• 19.
    Shen, Yue
    et al.
    Umeå University, Faculty of Medicine, Department of Medical Biochemistry and Biophysics.
    Guo, Yongzhi
    Umeå University, Faculty of Medicine, Department of Medical Biochemistry and Biophysics.
    Mikus, Peter
    Umeå University, Faculty of Medicine, Department of Medical Biochemistry and Biophysics.
    Sulniute, Rima
    Umeå University, Faculty of Medicine, Department of Medical Biochemistry and Biophysics.
    Wilczynska, Malgorzata
    Umeå University, Faculty of Medicine, Department of Medical Biochemistry and Biophysics.
    Ny, Tor
    Umeå University, Faculty of Medicine, Department of Medical Biochemistry and Biophysics.
    Li, Jinan
    Umeå University, Faculty of Medicine, Department of Medical Biochemistry and Biophysics.
    Plasminogen is a key proinflammatory regulator that accelerates the healing of acute and diabetic wounds2012In: Blood, ISSN 0006-4971, E-ISSN 1528-0020, Vol. 119, no 24, p. 5879-5887Article in journal (Refereed)
    Abstract [en]

    Despite decades of research on wound healing, effective biologic agents for the treatment of chronic wounds, especially diabetic wounds, are still lacking. In the present study, we report that the inert plasma protein plasminogen (plg) acts as a key regulatory molecule that potentiates wound healing in mice. Early in the healing process, plg bound to inflammatory cells is transported to the wound area, where the level of plg is increased locally, leading to the induction of cytokines and intracellular signaling events and to a potentiation of the early inflammatory response. Systemic administration of additional plg not only accelerates the healing of acute burn wounds in wild-type mice, but also improves the healing of chronic diabetic wounds in a mouse model of diabetes. Our results suggest that the administration of plg may be a novel therapeutic strategy to treat many different types of wounds, especially chronic wounds such as those caused by diabetes. (Blood. 2012; 119(24):5879-5887)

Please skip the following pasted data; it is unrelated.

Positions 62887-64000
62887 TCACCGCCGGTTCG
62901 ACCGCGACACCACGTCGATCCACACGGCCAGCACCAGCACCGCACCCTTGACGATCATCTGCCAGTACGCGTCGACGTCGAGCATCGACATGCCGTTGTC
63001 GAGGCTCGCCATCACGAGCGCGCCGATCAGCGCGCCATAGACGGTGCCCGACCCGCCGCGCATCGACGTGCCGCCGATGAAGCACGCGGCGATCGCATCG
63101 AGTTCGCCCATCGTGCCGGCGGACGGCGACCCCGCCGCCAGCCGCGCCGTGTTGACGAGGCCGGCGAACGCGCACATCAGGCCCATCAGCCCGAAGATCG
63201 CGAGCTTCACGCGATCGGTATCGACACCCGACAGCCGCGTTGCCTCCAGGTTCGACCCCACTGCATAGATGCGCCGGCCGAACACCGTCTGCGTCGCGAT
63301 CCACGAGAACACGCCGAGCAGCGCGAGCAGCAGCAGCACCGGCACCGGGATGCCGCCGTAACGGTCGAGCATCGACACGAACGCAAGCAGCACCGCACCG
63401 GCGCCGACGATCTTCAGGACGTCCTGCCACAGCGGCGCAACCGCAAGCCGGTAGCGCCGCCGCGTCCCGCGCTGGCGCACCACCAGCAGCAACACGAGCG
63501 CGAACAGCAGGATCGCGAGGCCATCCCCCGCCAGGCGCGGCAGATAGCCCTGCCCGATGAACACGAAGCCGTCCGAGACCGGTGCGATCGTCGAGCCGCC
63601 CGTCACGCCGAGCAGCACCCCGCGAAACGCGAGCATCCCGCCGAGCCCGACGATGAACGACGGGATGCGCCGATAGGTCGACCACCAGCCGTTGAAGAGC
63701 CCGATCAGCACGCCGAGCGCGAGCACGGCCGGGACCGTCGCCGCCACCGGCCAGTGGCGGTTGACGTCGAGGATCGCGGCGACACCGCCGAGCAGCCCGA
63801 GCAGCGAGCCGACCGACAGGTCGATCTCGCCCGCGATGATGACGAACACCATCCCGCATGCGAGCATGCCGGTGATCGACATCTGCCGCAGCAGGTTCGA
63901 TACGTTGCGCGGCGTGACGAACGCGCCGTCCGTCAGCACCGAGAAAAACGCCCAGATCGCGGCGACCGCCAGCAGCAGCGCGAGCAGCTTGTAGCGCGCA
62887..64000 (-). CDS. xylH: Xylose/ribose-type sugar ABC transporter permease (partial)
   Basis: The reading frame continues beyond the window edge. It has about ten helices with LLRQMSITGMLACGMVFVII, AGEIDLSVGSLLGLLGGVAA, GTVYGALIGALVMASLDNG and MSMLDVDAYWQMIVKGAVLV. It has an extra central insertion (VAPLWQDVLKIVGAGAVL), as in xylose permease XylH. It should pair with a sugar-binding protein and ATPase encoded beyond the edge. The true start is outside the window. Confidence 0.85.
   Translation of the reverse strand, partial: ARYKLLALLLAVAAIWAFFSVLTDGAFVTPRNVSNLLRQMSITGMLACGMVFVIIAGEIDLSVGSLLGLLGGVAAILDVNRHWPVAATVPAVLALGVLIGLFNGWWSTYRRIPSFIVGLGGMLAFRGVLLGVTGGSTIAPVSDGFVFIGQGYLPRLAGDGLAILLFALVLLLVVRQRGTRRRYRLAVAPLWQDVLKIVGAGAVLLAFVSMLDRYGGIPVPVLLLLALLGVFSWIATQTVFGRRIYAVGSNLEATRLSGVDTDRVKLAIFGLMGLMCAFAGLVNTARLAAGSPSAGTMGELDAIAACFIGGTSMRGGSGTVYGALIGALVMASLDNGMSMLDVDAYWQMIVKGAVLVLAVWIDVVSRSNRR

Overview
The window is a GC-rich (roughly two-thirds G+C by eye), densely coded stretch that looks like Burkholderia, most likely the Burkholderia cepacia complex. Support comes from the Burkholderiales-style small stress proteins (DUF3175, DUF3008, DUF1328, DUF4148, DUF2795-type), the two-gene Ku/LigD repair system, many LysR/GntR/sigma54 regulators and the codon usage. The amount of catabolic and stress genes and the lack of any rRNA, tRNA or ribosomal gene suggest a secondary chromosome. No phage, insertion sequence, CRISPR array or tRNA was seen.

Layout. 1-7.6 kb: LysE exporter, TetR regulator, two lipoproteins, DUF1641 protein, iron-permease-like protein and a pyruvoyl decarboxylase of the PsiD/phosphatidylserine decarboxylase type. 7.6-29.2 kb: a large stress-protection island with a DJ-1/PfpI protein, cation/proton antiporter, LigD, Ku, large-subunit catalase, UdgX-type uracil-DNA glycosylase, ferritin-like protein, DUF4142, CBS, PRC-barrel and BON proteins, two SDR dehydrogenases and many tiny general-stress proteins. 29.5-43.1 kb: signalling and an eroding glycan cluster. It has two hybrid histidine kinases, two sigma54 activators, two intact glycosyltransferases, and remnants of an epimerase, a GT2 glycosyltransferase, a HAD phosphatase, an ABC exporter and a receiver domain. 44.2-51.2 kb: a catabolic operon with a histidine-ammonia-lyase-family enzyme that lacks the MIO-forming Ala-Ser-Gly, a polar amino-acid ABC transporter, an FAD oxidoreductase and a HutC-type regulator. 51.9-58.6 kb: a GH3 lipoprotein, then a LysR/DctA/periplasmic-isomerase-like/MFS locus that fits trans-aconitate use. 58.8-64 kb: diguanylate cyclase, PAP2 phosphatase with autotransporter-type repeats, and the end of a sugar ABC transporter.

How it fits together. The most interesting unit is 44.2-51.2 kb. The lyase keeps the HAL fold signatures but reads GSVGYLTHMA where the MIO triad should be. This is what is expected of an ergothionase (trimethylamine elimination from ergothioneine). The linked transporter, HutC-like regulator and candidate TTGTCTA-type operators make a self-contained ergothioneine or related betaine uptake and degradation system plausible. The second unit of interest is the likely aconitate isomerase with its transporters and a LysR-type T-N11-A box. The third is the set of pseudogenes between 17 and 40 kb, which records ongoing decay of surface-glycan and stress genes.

• 20.
    Shen, Yue
    et al.
    Umeå University, Faculty of Medicine, Department of Medical Biochemistry and Biophysics.
    Guo, Yongzhi
    Umeå University, Faculty of Medicine, Department of Medical Biochemistry and Biophysics.
    Wilczynska, Malgorzata
    Umeå University, Faculty of Medicine, Department of Medical Biochemistry and Biophysics.
    Li, Jinan
    Umeå University, Faculty of Medicine, Department of Medical Biochemistry and Biophysics.
    Hellström, Sten
    Department of Audiology and Neurotology, Karolinska University Hospital.
    Ny, Tor
    Umeå University, Faculty of Medicine, Department of Medical Biochemistry and Biophysics.
    Plasminogen initiates and potentiates the healing of acute and chronic tympanic membrane perforations in mice2014In: Journal of Translational Medicine, ISSN 1479-5876, E-ISSN 1479-5876, Vol. 12, article id 5Article in journal (Refereed)
    Abstract [en]

    Background: Most tympanic membrane (TM) perforations heal spontaneously, but approximately 10-20% remain open as chronic TM perforations. Chronic perforations can lead to an impaired hearing ability and recurrent middle ear infections. Traditionally, these perforations must be surgically closed, which is costly and time consuming. Therefore, there is a need for simpler therapeutic strategies. Previous studies by us have shown that plasminogen (plg) is a potent pro-inflammatory regulator that accelerates cutaneous wound healing in mice. We have also shown that the healing of TM perforations is completely arrested in plg-deficient (plg(-/-)) mice and that these mice develop chronic TM perforations. In the present study, we investigated the therapeutic potential of local plg injection in acute and chronic TM perforation mice models. Methods: Plg(-/-) mice and wild-type mice were subjected to standardized TM perforations followed by local injection of plg into the soft tissue surrounding the TM. TM perforations with chronic characteristics were induced by leaving TM perforations in plg(-/-) mice untreated for 9 days before treatment. The healing process was observed through otomicroscope and finally confirmed by immunostaining. The quality of TM healing was evaluated based on the morphology of the TM. Result: Daily local injections of plg into the soft tissue surrounding the TM restored the ability to heal TM perforations in plg(-/-) mice in a dose-dependent manner, and potentiated the healing rate and quality in wild-type mice. A single local injection of plg initiated the healing of the chronic-like TM perforations in these mice, resulting in a closed TM with a continuous but rather thick outer keratinocyte layer. However, three plg injections led to a completely healed TM with a thin keratinizing squamous epithelium covering a connective tissue layer. Conclusion: Our data suggests that plg is a promising drug candidate for the treatment of chronic TM perforations in humans.